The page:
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Cruise Passenger Spending in the Caribbean - 2012 Cruise Year By Andrew J. Moody, Principal – Business Research and Economic Advisors Business Research and Economic Advisors (BREA) was engaged by the Florida-Caribbean Cruise Association (FCCA) and participating destinations to undertake an analysis of the economic impact of cruise industry expenditures in the Caribbean during the 2012 cruise season.1 This study, the results of which were released at the 2012 FCCA Conference and Trade Show in Curacao, is an update and expansion of similar studies conducted in 2006 and 2009. The objective of these studies was to quantify the direct expenditures made by cruise passengers and cruise lines and their staff and to estimate the economic impact of these expenditures as measured by employment and wages. The 2012 study included 21 destinations throughout the Caribbean and Central America.2 A central component of these studies was a set of surveys of passengers, crew, cruise lines and destinations. The data from these surveys was used to estimate total expenditures during the cruise season. In this article we focus on the results of the spending component of the passenger surveys.3 Passenger surveys were conducted over a six-month period beginning in December of 2011 and ending in May of 2012. Surveys were distributed to all passenger cabins during the day of the selected cruise call. Over the six-month period, surveys were conducted for more than 300 cruise calls among the 21 destinations. Aggregate Passenger Spending by Category for the Caribbean A total of 28,822 passenger surveys were processed. Since the average size of the cruise party was 2.1 passengers, the surveys represented the spending attributes of more than 60,500 passengers. Of these passengers, 69% reported making a purchase onshore, and 49% reported having purchased a shore excursion. The vast majority of passengers surveyed “75%” purchased their shore excursion from the cruise line, while 15% purchased their tour onshore from the tour operator, and 10% purchased their excursion through a travel agent. While there was a great deal of diversity in the spending patterns across the 21 destinations, it is useful to look at the average patterns across all destinations and to compare spending in individual destinations with the average. The average expenditures by category for the 2012 cruise season are shown in Table 1. As indicated in the table, transit passengers reported spending an average of $95.924 in each destination. Thus, on an itinerary with four calls, the average passenger spent a total of $380.88 on shore excursions and other goods and services. Throughout the entire 2012 cruise season, cruise passengers spent an estimated $1.48 billion in the 21 participating destinations, accounting for 74% of the direct spending generated by cruise tourism. The weighted average expenditure reflects the fact that not all passengers make purchases in all categories. Clearly, the most popular expenditure category is the shore excursion, but still only 49% of passengers who went ashore purchased a tour. The effective onshore price of the typical shore excursion during the 2012 cruise year was $35.70. When adjusted for the 51% who did not purchase a tour, the average expenditure for shore tours made by all onshore visitors was $17.53. Similar calculations were made for each category. Between 43% and 47% of onshore cruise visitors purchased food and beverages, clothing and local crafts and souvenirs. As indicated in the table, those passengers who purchased these products spent an average of between $13 and $24. When adjusted for the non-purchasers, the average cruise passenger spent between $6 and $10 on these items. Thus the four most popular expenditure categories (shore excursions, food and beverages, local crafts and souvenirs, and clothing) generated a weighted average onshore expenditure of $40.34 and accounted for about 42% of total onshore spending. 1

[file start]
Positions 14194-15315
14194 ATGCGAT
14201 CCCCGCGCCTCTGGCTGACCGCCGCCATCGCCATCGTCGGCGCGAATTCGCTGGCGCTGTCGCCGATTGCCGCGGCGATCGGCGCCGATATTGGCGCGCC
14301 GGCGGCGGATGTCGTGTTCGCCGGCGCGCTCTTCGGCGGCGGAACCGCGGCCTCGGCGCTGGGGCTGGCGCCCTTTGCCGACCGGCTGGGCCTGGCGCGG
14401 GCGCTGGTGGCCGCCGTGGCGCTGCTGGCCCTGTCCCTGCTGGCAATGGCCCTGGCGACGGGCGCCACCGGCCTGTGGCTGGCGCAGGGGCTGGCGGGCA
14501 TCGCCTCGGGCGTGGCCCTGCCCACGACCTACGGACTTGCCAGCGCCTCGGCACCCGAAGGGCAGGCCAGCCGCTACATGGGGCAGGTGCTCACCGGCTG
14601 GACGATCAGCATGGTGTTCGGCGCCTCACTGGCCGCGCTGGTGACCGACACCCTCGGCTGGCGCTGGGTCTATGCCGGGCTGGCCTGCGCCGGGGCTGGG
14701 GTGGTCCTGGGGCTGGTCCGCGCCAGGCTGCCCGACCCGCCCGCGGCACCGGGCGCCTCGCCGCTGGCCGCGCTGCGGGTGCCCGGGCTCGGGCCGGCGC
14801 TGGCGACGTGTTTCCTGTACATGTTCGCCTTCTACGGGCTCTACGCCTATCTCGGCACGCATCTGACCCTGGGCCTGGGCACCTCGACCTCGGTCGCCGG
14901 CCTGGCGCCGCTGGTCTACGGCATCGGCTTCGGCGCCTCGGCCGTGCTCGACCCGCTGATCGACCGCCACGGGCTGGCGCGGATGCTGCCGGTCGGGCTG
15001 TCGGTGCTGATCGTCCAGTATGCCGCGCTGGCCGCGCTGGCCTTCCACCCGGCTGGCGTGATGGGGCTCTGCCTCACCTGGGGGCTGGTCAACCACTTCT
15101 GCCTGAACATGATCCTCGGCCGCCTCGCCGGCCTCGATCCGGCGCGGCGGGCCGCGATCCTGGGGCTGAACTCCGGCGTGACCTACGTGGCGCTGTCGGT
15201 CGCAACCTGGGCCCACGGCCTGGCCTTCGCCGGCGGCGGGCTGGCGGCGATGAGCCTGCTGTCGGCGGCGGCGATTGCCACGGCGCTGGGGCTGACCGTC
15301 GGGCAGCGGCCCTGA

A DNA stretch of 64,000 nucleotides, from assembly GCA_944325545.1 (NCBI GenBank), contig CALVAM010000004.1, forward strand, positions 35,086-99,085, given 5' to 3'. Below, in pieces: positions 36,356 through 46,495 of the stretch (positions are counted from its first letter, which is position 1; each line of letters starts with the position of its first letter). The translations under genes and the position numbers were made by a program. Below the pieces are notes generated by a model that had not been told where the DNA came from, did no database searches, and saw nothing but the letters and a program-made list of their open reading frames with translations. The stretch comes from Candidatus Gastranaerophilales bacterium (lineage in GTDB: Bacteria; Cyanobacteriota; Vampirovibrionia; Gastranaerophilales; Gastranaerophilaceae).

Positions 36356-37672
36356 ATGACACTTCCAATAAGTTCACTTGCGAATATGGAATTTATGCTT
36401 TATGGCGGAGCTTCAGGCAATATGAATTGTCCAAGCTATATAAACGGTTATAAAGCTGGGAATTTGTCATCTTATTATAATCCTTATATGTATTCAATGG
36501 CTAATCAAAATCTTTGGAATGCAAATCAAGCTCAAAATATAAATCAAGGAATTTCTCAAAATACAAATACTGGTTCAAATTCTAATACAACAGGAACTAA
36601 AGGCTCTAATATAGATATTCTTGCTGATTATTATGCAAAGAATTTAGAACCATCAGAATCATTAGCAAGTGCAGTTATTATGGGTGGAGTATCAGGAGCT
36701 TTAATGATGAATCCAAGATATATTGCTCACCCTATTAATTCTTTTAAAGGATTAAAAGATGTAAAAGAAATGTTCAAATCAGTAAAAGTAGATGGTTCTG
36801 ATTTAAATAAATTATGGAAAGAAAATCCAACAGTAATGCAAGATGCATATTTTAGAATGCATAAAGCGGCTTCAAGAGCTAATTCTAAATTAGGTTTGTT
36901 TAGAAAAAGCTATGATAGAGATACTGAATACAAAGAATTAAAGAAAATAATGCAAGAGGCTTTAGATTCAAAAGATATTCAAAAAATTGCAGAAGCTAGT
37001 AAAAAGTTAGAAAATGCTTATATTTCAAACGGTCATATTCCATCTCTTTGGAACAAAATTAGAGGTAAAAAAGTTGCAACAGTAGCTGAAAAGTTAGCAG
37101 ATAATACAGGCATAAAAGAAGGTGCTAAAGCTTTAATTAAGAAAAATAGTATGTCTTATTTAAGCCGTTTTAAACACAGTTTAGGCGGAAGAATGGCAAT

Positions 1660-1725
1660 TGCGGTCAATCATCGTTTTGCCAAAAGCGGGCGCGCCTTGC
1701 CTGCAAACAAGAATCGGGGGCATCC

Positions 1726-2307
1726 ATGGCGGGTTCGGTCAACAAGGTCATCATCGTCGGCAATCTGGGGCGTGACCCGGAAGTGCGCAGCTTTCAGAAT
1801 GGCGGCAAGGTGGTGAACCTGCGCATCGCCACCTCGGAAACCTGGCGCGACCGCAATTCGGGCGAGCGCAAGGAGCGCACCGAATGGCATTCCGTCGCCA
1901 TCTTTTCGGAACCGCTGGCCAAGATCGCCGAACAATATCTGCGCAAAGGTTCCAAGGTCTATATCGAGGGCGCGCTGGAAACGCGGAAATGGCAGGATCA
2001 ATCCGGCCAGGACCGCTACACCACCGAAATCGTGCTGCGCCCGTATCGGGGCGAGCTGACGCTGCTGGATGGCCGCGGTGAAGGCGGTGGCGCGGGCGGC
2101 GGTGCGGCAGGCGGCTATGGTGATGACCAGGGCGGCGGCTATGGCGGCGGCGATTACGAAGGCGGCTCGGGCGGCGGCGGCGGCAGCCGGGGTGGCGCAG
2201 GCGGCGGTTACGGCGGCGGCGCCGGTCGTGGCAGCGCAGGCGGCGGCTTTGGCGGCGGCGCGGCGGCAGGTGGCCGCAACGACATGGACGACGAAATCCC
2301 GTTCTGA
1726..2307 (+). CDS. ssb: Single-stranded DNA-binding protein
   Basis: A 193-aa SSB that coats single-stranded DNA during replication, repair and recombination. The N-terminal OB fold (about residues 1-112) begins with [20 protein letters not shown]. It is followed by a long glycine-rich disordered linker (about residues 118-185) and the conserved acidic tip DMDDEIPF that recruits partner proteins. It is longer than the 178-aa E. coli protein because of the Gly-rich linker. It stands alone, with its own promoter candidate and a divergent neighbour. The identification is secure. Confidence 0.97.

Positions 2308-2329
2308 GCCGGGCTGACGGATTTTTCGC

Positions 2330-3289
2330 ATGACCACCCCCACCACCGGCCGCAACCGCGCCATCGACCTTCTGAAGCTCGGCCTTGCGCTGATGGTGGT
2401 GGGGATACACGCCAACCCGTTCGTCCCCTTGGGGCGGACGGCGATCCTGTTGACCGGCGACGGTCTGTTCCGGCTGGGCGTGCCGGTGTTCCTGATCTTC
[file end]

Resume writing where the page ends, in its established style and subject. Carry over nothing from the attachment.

The 2012 cruise season includes the 12 months from May 2011 through April 2012. The 21 participating destinations were: Antigua, Aruba, Bahamas, Barbados, Belize, British Virgin Islands, Cayman Islands, Colombia, Costa Rica, Curacao, Dominica, Dominican Republic, Grenada, Honduras, Nicaragua, Puerto Rico, St. Kitts and Nevis, St. Maarten, St. Vincent and the Grenadines, Turks and Caicos, and the U.S. Virgin Islands. 3 Separate surveys were conducted for transit and embarking passengers. 4 All monetary figures are in U.S. dollars. 2